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I would be really grateful if someone could offer me a hint as to where I'm going wrong with this - I've been stuck for a couple of days now. When I work through the code step by step on paper it seems fine & logical, but obviously something's not right with my search function.

Please excuse my ugly code! A point in the right direction would be wonderful!

:) helpers.c exists
:) helpers.c compiles
:( finds 42 in {42,43,44}
\ expected an exit code of 0, not 1
:) finds 42 in {41,42,43}
:( finds 42 in {40,41,42}
\ expected an exit code of 0, not 1
:( finds 42 in {41,42,43,44}
\ expected an exit code of 0, not 1
:) finds 42 in {40,41,42,43}
:( finds 42 in {39,40,41,42}
\ expected an exit code of 0, not 1
:) doesn't find 42 in {39,40,41}
:) doesn't find 42 in {39,40,41,43}
https://sandbox.cs50.net/c…/595ffa008b4a4ef3a10192819d0dc6a6

int findmid(int start, int end) //function to find midpoint
{
    int mid = (start + end)/2; 
    return mid;
}

bool binarysearch(int value, int values[], int n, int start, int end) //my binary search function
 {
if (start > end) // if end < start we've gone too far, the value isn't there.
    {
      return false; //returns false.
    }

int mid = findmid(start, end); //mid is mid-point of search area

if (values[mid] == value) //if the int at mid position is the same as value, we've found it! WHY DOESN'T THIS WORK?
     {
      return true;//returns true
     }

if (values[mid] > value) //if the int at mid position in array is more than the value we're looking for
     {
        binarysearch(value, values, n, start, mid - 1); //sets end of search area to value to left of mid, calls binarysearch function recursively
     }
else if (values[mid] < value) // if the int at mid position is less than the value we're looking for
    {
        binarysearch(value, values, n, mid + 1, end); //sets start of search area to value to right of mid, calls binarysearch function recursively
    }
    return false; //returns false
}

  bool search(int value, int values[], int n) //this works, don't change it
    {
     int start = 0; //sets start of search area
     int end = n; //sets end of search area to size of array
     if (binarysearch(value, values, n, start, end))//calls binarysearch function, passes search arguments plus start and end and checks if it returns true
        {
         return true;
        }
     else
     {
     return false;
     }
}
1

Based on the comments in your code and without doing much analysis, I'd say that you have fallen victim to a very common error for new programmers.

A bool is either true or false. It can also be represented by numbers. In all programming languages, FALSE is represented ONLY by 0. TRUE is represented by * any non-zero number * (although this can vary from one programming language to another.) Your code does the opposite. It is representing TRUE as 0 and FALSE as 1.

The error is understandable because of a different standard programming practice. When a program returns a number as a completion code, the standard is that 0 represents normal or successful completion and a non-zero number represents an error code, usually defined by the programmer.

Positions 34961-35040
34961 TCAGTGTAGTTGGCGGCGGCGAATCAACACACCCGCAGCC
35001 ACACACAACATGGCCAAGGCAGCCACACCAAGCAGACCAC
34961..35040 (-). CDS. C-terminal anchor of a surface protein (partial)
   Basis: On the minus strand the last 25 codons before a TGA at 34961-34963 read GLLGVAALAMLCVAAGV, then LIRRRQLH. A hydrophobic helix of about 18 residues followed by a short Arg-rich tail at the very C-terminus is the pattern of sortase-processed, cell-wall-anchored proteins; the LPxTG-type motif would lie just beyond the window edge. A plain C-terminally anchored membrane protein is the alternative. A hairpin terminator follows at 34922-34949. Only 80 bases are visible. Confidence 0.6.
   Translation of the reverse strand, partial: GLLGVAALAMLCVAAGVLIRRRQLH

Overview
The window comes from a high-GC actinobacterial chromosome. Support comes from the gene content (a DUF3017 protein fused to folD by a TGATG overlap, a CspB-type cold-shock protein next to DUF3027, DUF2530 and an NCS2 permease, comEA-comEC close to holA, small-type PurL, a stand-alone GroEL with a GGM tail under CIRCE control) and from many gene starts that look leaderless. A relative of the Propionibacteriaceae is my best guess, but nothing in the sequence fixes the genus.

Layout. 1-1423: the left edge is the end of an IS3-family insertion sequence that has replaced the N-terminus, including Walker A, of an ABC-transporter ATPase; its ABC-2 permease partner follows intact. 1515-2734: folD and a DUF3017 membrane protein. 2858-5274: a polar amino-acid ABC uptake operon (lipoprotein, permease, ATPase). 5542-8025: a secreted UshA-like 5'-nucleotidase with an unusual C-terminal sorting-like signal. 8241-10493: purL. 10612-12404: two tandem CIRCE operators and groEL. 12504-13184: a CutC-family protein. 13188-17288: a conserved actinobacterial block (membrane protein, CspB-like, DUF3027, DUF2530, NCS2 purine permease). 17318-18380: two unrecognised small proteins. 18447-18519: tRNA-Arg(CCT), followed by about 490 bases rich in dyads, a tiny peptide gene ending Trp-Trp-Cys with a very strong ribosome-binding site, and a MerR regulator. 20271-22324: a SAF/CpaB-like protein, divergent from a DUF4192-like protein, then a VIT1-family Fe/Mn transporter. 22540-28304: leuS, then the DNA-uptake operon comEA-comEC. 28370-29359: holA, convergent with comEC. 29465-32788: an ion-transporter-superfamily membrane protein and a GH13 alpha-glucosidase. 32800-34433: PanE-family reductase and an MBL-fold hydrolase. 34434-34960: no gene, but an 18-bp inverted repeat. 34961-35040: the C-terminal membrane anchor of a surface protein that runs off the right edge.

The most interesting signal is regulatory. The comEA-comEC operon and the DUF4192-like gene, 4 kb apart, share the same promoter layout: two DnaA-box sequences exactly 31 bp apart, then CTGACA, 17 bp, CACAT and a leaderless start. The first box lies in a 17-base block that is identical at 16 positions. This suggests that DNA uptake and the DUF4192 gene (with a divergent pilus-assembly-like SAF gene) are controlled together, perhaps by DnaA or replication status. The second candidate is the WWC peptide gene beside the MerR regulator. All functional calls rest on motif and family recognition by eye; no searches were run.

Because of these issues, the best practice is to use return true or return false and not numbers when returning bool results. It completely eliminates confusion.

[EDIT: following revised code]

Two problems remain, one serious and one minor. First, the minor problem.

int end = n; //sets end of search area to size of array

n is the number of elements in the array, so end should be set to n-1. (Surprisingly, it seems to work either way, but I suspect it could fail without warning.)

Second, and most significant, when you recursively call binarysearch() you aren't doing anything with the return value - the true or false that tells whether you found the needle. Because of this, the code is falling through to the catchall 1return false at the end. See the following link for the detailed explanation of this condition: Pset3 Binary Search problems

As a side note, you might want to consider reviewing and simplifying your code. For example, you have included n as a parameter to binarysearch(), but it doesn't use n at all. Also, findmid() is very simple and only called once. This code could be incorporated into binarysearch(). If you're practicing writing and calling functions, great, but normally, this wouldn't be a good reason for writing a separate function.

If this answers your question, please click on the check mark to accept. Let's keep up on forum maintenance. ;-)

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  • Thank you so much - I've updated my code using true or false to avoid confusion (and will do same with booleans in future), but sadly I still have the same error. – J M COOPER Sep 5 '16 at 20:22
  • See edited answer. – Cliff B Sep 5 '16 at 21:01
  • This is it. You're a star, thank you SO MUCH!!! – J M COOPER Sep 6 '16 at 7:45

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